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Why Are Stocks Sinking? What the Yuan, Trade, Treasuries Mean for the Markets

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It all starts with a currency move made in China. 

The S&P 500 fell 1.3% in premarket trading after the Yuan fell to its lowest level against the dollar in 10 years. Meanwhile, the 10 year treasury fell to 1.76%, after having hovered at a tick above 2% for the past few weeks. 

Why Stocks Fell

The devaluation of the Yuan, likely engineered by China itself, indicates the U.S. and China aren't exactly getting closer to a trade resolution. A weaker yuan makes Chinese exports more attractive because buyers of Chinese goods must buy the Yuan before buying the good. On a strictly fundamental basis, this is good for economic growth and equities because it's good for the Chinese economy.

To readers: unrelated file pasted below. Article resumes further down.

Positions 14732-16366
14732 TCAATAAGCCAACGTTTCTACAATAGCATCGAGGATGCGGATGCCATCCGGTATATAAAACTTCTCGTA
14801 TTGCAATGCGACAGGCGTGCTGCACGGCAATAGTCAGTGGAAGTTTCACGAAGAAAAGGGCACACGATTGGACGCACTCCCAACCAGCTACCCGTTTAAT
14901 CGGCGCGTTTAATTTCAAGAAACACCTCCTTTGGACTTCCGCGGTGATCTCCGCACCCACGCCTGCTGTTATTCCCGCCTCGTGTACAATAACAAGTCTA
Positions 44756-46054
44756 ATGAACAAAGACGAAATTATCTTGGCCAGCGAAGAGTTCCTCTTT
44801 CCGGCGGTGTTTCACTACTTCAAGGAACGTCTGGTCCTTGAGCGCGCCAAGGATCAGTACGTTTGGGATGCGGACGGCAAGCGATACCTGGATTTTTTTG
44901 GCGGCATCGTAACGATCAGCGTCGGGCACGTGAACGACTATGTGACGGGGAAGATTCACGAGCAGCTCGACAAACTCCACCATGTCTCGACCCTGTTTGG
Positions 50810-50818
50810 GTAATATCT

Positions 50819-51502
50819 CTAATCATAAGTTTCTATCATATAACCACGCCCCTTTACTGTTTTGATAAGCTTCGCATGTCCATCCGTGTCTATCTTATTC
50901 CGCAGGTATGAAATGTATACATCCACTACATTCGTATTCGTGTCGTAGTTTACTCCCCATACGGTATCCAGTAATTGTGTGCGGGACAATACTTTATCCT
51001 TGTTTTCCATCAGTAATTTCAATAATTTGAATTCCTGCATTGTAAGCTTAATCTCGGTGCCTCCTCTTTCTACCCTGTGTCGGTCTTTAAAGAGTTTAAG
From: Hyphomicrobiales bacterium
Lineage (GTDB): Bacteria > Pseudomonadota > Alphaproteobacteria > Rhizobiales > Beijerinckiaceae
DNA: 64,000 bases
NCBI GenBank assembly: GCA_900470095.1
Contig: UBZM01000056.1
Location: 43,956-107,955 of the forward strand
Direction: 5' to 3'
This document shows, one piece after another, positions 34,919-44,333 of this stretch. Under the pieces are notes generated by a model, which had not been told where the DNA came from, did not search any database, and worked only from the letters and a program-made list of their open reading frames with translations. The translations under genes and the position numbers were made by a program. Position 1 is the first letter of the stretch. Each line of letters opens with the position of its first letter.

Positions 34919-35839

But it signals China would rather handle Trump's threat of 10% additional tariffs on Chinese goods with a protectionist measure, rather than conciliatory negotiating tactics, which were never in play for China anyway. The market is currently looking for some reasons to be optimistic on trade, and it isn't finding that reason. 


The developments pushed the 10-year treasury down, as investors rushed into the safe asset on fears of slowing global growth, fears that were prompted Monday by the trade outlook. 

With the treasury market pricing in more rate cuts, which the trade war may necessitate, one may think stocks would move higher. Stock investors had already bid up stocks on hopes of several 2019 rate cuts. Now, as the trade outlook -- and therefore the growth outlook -- dims, stocks are falling and the move into treasuries is mainly about the need for safety. 

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